IV. WATER (a, c, d, e, f, g, h, and i)
The project site overlies a portion of the San Joaquin Groundwater Basin encompassing about 30 square miles. The project site is not part of or immediately adjacent to an identified wetland area.
The project site is currently undeveloped, and as such, it now provides an opportunity for groundwater system recharging via the percolation of storm waters and irrigation. Development of the project site with commercial uses will add impervious surfaces to the site, which will result in a net decrease in absorption rates, a net increase in storm water runoff rates, and a change to existing drainage patterns. Development of the project site will reduce some permeable land area above the groundwater basin and contribute to a cumulative loss of permeable land surface and irrigated agricultural land. The general loss of recharge would result in a gradual lowering of groundwater levels. Also, due to the extremely small proportional size of the project site relative to the size of the groundwater basin, this impact is considered less than significant.
Development of the proposed project would have the potential to lead to degradation of water quality. Water quality impacts would have a short-term component occurring during site construction and a long-term component occurring during the lifetime of the improvements associated with the commercial development.
Short-term grading and construction activities may cause an increase in erosion leading to sedimentation of streams in the affected watershed. Pollutants also may be transported from the site to downstream locations due to improper handling practices. The degree to which construction activities impact water quality is partially determined by the time of year when the construction activity occurs.
Long-term occupancy of the project site by the proposed commercial development would introduce non-point sources of pollution such as fertilizers, pesticides, household chemicals, and automobile products within the project area. These pollutants may be carried by storm water runoff to surface water bodies within or downstream from the project site.
Storm water pollution control is the responsibility of the State Water Resources Control Board and the California Regional Water Quality Control Board. Storm water pollution control is implemented through the use of National Pollution Discharge Elimination System (NPDES) permits, which are applied to industries, municipalities, and construction activities. Any subsequent development activity encompassing greater than five acres would be required to obtain the applicable NPDES permits. Since the project site is proposed to be part of an approximate 28-acre commercial development, an NPDES permit would be required.
Implementation of the following mitigation measures will mitigate identified drainage impacts to a less than significant level:
5. Design of both the on-site and downstream drainage facilities shall meet with the approval of both the City Engineer and the Contra Costa County Flood Control & Water Conservation District.
6. Contra Costa County Flood Control & Water Conservation District Drainage fees for Drainage Area shall be paid prior to issuance of building permits.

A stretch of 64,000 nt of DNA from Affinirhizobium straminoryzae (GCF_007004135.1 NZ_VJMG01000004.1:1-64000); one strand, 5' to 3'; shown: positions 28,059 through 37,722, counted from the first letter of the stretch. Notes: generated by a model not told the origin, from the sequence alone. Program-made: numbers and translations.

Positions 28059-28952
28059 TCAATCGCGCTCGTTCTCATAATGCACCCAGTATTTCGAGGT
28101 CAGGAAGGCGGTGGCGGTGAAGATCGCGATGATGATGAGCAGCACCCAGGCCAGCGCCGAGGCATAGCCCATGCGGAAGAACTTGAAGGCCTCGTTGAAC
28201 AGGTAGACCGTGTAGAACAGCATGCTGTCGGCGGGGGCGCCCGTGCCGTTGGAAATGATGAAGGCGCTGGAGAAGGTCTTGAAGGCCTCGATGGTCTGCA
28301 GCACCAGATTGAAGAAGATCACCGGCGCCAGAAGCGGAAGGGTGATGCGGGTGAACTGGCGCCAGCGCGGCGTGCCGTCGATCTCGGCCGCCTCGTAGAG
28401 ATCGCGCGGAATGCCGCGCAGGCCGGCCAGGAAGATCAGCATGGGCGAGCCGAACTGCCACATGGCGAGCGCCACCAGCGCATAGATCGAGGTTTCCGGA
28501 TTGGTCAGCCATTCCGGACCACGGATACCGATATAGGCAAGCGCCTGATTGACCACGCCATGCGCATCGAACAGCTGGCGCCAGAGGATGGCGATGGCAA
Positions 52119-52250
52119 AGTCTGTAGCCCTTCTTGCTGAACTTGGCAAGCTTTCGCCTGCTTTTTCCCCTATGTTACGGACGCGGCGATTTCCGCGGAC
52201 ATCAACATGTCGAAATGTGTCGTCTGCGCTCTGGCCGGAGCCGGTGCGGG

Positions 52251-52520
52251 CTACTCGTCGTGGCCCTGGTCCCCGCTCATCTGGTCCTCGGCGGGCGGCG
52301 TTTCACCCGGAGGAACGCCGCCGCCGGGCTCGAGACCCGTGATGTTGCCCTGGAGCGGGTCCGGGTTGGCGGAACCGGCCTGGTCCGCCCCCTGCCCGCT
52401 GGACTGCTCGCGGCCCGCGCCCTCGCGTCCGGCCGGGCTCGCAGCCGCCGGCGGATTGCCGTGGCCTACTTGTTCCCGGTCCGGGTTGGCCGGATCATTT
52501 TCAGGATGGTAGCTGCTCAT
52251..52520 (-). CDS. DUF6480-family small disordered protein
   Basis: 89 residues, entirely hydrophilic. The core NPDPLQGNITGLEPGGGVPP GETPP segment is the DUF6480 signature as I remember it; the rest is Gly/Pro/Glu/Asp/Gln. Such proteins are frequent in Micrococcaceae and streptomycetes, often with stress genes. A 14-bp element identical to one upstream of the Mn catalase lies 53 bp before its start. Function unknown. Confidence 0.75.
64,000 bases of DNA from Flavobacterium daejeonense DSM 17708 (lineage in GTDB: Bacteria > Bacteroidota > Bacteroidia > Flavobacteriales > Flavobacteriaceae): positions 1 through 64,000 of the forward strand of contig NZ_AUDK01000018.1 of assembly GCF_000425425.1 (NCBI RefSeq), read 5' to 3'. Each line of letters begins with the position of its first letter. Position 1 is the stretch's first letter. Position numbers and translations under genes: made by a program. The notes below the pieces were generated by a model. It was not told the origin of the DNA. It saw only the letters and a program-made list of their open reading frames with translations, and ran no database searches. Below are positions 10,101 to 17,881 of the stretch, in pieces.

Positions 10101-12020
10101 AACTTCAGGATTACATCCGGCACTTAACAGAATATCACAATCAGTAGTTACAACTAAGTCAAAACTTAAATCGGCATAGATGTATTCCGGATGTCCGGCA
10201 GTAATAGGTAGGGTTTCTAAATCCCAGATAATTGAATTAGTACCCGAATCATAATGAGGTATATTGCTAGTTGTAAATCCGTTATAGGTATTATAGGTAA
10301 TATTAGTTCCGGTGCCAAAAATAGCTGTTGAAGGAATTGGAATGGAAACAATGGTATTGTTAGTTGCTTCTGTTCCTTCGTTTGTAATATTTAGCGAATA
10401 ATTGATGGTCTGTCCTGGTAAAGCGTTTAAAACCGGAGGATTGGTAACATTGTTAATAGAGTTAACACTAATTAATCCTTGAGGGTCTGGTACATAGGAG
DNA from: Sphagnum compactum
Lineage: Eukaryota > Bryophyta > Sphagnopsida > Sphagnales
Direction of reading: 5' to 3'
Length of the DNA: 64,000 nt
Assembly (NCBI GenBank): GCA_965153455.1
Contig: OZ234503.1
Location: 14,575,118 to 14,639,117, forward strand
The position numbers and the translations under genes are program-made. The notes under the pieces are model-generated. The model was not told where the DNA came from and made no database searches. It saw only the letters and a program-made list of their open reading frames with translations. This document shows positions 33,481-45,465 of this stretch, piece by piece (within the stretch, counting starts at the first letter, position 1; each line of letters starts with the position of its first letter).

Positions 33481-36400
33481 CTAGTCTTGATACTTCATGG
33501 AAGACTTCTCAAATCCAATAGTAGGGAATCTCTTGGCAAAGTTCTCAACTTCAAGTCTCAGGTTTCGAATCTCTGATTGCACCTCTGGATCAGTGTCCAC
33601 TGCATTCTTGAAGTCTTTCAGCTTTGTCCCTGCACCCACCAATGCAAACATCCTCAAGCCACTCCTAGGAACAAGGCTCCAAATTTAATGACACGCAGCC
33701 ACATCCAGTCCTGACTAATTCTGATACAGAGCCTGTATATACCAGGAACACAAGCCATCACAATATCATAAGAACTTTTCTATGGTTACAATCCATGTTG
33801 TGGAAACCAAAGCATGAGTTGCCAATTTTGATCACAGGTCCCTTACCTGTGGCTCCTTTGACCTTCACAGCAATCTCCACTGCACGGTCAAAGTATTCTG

7. All future development on the project site shall comply with specific NPDES requirements.
8. Roof drains shall empty onto paved areas, concrete swales, other approved dissipating devices (including landscape swales), or into a pipe.
9. Concentrated drainage flows shall not be permitted to cross sidewalks or driveways.
10. The Applicant/Developer shall ensure that the project site shall drain into a street, public drain, or approved private drain in such a manner that there will be no undrained depression. Satisfaction of this measure shall be subject to the approval of the City Engineer.
V. AIR QUALITY (a, b, and d)
Brentwood is part of the San Francisco Bay Area airshed, which is dominated by the strength and position of the semi-permanent, high-pressure center over the Pacific Ocean near Hawaii. It creates cool summers, mild winters, and generally infrequent rainfall. Brentwood is located on the southern shore of the San Joaquin River Delta east of the Carquinez Strait. This area generally is well ventilated by winds flowing through the Carquinez Strait and Delta. The area is exposed to winds from both the east and west, and the terrain provides little protection from the wind.
Air quality within the region comes under the jurisdiction of the Bay Area Air Quality Management District (BAAQMD). The District's closest meteorological monitoring stations are at Bethel Island and Pittsburg. At the Pittsburg station, the predominant wind is from the west, with the secondary predominant wind from the south-southwest at 9.3 miles per hour. During the winter, the predominant wind is from the east-southeast, and during the summer the predominant wind is from the west. Predominant summer winds play a role in the distribution of ozone and ozone precursors. Several components of the airshed as measured at those stations exceed established Federal and State standards, including those for ozone and particulate matter of 10-micron diameter or less (PM-10).
Although wind ventilation may reduce the concentration of atmospheric pollutants, Brentwood is susceptible to pollution transported from more heavily urbanized areas to the west. Warm summer temperatures in the Brentwood area contribute to the formation of ozone from hydrocarbons and nitrogen oxides produced in Oakland and Berkeley.